India Palace Restaurant-Manchester


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In a Nutshell

Menu of Indian cuisine includes clay-oven-baked tandoori chicken, lamb vindaloo, goan shrimp curry, and more than a dozen vegetarian entrees

The Fine Print

Promotional value expires Sep 30, 2015. Amount paid never expires. VALID AT MANCHESTER LOCATION ONLY. Limit 1 per person, may buy 1 additional as gift. Limit 1 per visit. Limit 1 per table. Valid only for option purchased. Not Valid for Alcohol. Cannot be combined with other offers/specials. Dine In Only. Not Valid for Tax/Tip. Not Valid Father's Day. Dinner Only. Merchant is solely responsible to purchasers for the care and quality of the advertised goods and services.

Choose Between Two Options

$28 for Indian dinner for two (up to $52.80 value)

  • One appetizer (up to $10.95 value)
  • One naan (up to $4.95 value)
  • Two accompaniments (up to $2.50 value each)
  • Two entrees (up to $17.95 value each)

$56 for Indian dinner for four (up to $105.60 value)

  • Two appetizers (up to $10.95 value each)
  • Two naan (up to $4.95 value each)
  • Four accompaniments (up to $2.50 value each)
  • Four entrees (up to $17.95 value each)

Click here to see the menu.

Chutney: Many Regions, Many Relishes

In restaurants across the country, diners can bring out their dishes’ flavors with chutney. Groupon gets to the bottom of this multifarious condiment.

Place an order in any Indian restaurant, and your meal is likely to be graced by a ramekin or two of an unidentified relish. This is chutney (or, in India, “chatni”), a traditional condiment that can add concentrated, complex flavor to just about any dish. In the West, some compare it to pickles in function, other to jams and jellies, but these comparisons barely scratch the surface—the forms that chutney takes are as diverse as India itself.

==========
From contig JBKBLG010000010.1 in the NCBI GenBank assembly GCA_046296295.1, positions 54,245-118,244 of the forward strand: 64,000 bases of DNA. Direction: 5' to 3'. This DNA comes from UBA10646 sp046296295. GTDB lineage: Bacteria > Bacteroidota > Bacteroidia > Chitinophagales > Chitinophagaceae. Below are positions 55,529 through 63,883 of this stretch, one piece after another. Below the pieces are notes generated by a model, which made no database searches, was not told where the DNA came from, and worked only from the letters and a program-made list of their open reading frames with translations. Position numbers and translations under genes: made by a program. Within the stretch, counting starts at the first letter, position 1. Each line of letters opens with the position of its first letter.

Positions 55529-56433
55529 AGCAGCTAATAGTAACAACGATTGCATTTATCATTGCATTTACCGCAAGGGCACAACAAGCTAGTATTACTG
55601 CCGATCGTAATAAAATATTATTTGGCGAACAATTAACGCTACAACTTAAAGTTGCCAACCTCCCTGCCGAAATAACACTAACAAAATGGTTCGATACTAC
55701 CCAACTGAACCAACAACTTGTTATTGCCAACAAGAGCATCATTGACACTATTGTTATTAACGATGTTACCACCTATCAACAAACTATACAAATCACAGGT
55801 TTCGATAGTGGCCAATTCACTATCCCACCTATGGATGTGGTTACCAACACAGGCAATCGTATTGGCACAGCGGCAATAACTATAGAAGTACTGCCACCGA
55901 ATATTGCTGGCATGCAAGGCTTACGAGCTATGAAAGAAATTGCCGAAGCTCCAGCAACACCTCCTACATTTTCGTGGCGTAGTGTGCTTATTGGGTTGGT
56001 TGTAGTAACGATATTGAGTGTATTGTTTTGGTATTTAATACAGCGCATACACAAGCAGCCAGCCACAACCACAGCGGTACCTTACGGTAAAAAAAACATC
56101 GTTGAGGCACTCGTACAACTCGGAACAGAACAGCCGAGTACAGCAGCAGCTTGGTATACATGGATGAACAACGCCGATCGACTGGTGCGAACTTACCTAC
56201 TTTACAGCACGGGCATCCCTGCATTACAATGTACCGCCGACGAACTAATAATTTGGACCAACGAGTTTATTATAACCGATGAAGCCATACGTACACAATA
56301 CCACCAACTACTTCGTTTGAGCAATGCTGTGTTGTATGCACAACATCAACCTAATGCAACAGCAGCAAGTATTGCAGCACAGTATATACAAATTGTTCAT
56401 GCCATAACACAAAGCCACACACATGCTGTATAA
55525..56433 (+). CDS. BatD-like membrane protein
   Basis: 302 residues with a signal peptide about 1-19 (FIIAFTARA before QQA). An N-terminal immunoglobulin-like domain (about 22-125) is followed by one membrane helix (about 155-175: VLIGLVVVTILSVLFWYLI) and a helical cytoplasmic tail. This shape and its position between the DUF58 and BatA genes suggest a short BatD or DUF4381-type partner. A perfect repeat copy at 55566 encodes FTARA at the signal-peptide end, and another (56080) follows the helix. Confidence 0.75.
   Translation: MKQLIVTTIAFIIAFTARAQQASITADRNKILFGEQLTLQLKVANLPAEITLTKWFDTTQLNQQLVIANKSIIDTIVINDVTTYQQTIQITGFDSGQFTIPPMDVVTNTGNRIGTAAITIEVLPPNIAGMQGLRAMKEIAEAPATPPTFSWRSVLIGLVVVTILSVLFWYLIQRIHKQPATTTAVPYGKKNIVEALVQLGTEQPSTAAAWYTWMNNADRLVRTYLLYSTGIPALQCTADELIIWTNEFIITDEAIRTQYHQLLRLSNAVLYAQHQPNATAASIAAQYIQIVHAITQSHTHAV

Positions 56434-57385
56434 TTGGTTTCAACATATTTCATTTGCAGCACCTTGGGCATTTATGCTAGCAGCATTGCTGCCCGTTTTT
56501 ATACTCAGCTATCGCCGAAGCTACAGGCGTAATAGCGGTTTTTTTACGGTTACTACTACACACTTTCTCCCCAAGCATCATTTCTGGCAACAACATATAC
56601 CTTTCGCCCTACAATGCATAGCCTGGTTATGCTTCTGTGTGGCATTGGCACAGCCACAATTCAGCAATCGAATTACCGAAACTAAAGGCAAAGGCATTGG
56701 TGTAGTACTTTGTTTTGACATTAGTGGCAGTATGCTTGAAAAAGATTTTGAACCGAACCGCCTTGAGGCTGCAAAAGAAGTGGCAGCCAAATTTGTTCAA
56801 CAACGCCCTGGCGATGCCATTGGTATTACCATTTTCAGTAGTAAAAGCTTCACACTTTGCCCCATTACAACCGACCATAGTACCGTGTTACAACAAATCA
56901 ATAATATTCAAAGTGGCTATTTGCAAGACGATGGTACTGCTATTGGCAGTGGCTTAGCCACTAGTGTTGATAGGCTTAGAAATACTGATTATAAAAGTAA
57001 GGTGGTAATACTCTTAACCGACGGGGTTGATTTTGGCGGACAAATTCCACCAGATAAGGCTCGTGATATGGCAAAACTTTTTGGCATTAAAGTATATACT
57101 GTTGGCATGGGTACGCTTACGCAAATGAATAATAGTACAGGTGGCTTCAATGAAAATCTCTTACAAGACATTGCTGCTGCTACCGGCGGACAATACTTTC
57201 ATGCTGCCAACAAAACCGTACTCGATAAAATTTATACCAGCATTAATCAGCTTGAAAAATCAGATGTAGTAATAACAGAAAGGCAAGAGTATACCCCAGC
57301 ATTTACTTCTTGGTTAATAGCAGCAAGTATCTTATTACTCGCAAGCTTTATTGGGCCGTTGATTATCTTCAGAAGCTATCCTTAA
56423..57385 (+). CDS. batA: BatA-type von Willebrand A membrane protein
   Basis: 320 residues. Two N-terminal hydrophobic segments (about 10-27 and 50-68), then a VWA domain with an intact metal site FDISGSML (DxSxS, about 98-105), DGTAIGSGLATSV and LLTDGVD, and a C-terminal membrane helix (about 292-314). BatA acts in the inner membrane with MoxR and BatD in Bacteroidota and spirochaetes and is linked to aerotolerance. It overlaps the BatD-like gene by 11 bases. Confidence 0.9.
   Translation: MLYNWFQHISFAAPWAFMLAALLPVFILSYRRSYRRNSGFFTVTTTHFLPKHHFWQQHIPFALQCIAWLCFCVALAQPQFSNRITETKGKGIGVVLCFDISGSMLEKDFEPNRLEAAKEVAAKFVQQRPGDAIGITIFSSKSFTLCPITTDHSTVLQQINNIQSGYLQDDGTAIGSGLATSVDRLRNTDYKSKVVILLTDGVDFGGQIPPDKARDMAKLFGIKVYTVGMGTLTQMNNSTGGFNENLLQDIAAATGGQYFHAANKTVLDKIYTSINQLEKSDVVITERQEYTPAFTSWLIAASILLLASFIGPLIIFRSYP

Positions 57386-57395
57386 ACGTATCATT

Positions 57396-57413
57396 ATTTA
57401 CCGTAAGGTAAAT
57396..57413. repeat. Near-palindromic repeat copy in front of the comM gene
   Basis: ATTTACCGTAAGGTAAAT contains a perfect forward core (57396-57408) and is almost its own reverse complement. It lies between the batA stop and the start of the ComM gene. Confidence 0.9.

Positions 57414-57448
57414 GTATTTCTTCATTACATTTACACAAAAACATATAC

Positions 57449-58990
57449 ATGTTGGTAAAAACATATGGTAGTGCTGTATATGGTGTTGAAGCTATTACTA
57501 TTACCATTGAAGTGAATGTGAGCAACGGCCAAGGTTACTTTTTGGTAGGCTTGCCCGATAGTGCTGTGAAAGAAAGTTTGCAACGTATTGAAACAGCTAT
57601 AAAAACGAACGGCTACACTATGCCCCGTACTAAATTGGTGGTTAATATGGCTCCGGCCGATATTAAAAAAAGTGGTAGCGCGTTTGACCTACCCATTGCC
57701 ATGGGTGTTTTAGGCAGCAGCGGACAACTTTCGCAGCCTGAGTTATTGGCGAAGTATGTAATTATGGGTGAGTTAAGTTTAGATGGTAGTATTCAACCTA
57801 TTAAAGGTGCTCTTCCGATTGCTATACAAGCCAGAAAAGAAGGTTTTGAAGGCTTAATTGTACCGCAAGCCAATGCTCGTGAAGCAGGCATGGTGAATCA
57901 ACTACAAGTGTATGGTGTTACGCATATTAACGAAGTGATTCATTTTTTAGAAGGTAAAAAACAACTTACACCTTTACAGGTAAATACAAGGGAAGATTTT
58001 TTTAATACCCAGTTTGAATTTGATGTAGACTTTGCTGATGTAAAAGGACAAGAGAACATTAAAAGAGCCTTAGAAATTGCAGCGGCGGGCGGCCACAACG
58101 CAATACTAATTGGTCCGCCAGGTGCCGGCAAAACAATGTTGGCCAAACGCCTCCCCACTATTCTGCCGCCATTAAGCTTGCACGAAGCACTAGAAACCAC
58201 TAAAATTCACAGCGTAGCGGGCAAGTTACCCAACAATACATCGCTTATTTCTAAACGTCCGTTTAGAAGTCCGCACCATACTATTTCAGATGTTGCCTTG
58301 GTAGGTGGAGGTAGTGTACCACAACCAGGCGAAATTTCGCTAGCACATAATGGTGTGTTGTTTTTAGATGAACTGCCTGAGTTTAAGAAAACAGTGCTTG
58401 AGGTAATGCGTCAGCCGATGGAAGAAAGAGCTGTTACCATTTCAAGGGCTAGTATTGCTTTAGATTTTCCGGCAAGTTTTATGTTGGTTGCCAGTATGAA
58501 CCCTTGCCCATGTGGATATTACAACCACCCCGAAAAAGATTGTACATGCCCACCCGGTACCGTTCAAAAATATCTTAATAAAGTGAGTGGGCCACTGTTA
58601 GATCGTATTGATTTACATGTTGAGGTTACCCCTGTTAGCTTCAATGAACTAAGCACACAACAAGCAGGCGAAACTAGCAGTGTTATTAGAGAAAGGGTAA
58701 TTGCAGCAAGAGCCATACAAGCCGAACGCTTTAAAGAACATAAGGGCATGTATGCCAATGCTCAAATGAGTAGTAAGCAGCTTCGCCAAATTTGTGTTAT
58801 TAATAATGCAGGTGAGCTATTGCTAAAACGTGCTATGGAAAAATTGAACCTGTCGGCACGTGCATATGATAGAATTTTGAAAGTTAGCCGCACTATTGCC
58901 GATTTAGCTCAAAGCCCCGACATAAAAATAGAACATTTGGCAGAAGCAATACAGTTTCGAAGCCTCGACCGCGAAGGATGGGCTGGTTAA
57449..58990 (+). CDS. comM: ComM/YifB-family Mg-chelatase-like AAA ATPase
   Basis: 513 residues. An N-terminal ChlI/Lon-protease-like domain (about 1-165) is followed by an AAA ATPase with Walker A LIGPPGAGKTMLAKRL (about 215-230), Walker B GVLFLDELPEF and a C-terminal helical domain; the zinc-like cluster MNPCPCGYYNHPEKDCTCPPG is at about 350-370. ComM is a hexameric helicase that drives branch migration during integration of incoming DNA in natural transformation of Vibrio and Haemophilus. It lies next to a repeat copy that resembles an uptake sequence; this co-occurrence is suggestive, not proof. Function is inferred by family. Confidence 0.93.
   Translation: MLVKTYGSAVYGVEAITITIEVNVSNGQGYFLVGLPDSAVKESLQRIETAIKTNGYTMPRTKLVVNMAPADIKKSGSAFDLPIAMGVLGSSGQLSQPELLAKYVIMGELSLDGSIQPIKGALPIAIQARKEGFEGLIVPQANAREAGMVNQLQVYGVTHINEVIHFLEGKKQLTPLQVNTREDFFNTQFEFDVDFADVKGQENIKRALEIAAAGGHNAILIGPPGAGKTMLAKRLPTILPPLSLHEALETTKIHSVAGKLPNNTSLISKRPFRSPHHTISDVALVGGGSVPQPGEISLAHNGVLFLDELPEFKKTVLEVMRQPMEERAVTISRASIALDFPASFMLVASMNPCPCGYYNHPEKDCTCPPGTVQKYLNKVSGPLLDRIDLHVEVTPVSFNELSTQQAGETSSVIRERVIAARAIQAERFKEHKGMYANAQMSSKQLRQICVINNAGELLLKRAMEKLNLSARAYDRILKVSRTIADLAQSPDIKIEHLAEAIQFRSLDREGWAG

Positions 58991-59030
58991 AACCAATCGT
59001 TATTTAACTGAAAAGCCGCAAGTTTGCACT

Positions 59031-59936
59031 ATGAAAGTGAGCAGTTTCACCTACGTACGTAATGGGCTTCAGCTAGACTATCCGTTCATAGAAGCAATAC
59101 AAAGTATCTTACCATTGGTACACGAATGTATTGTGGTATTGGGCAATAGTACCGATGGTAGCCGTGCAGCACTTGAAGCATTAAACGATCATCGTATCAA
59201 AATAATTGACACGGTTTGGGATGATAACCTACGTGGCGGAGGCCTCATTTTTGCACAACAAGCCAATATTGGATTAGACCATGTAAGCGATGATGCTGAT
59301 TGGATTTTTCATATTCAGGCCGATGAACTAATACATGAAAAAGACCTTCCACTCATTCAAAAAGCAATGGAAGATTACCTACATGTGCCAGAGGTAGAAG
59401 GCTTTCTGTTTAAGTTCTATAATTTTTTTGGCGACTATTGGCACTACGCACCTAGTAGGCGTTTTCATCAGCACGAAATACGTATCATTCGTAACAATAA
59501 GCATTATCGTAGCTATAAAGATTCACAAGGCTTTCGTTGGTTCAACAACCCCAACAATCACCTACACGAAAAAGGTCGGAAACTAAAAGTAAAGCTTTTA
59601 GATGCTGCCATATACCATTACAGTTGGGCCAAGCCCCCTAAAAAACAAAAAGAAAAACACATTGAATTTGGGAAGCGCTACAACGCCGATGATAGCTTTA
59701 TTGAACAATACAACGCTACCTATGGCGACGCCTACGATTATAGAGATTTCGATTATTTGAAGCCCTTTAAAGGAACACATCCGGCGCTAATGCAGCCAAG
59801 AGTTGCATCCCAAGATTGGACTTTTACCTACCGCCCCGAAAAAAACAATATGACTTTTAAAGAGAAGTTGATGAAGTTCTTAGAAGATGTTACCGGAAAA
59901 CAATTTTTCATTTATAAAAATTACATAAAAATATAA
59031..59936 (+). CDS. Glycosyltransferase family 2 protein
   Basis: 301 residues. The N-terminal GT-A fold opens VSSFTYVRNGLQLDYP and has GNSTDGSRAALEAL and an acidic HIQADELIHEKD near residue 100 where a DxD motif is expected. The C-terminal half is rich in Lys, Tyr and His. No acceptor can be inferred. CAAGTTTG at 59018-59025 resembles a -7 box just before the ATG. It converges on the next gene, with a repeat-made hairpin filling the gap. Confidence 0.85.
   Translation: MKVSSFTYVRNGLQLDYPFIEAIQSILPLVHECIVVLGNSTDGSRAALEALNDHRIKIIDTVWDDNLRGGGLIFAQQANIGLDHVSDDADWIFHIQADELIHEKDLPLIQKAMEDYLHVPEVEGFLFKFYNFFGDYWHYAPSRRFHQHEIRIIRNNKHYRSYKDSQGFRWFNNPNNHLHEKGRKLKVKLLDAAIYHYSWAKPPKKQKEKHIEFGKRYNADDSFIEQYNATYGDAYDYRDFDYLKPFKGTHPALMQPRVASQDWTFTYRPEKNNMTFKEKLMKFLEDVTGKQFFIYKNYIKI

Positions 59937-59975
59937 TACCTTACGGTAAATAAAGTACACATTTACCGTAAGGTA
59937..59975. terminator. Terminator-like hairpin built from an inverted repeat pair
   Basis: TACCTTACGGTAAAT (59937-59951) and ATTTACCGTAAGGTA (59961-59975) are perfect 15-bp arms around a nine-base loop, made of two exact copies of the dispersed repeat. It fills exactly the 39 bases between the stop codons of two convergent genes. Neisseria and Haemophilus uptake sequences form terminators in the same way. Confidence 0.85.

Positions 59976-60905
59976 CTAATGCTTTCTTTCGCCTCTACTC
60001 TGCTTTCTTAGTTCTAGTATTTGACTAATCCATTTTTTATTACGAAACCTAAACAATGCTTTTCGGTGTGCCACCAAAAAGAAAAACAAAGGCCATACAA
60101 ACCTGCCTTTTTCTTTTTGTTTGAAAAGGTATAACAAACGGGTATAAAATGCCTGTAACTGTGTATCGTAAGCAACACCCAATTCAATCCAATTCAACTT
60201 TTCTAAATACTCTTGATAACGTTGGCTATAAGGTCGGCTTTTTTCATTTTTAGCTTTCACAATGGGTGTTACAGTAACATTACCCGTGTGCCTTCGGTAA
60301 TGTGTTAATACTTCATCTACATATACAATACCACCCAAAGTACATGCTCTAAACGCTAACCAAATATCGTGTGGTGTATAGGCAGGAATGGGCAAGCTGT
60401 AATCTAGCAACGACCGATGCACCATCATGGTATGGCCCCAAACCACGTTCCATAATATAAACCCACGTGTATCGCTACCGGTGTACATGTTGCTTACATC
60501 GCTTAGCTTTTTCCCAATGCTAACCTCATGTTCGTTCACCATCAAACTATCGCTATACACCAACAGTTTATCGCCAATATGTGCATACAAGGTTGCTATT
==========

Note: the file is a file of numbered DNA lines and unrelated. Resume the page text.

Throughout the country’s many regions, you can find chutneys that are raw or cooked; smooth or chunky; sweet, sour, salty, or spicy. (Indeed, the Hindi word for chutney is derived straightforwardly from the verb for “taste.”) For the most part, chutneys made in India are seasonal—chefs only use the fruits, vegetables, and spices that are growing at the time. Those from Punjab tend toward savory chutneys made with tomatoes and cumin; Himachal Pradesh is known for its succulent guava and eggplant versions; and chefs in West Bengal make many of theirs from sweet mangos, plums, apples, and apricots. Some of these preparations, such as the syrupy fruit blend known as murabba, are even said to have medicinal benefits.

The advent of canning and travel in the early 19th century made it possible for diners in other parts of the world to enjoy Indian chutney, and today, housemade versions are commonly found in restaurants throughout the US and Great Britain. So fond of chutneys were the British that they introduced them to their Caribbean colonies, where native cooks put their own spin on the genre by emphasizing ingredients such as pineapple, cinnamon, and fiery scotch bonnet peppers.

Customer Reviews

Excellent service and the Aloo Ghobi is fantastic!
Billy A. · September 28, 2015
Veg app very good
Emily T. · August 31, 2015
Such kind people
Chris E. · July 18, 2015

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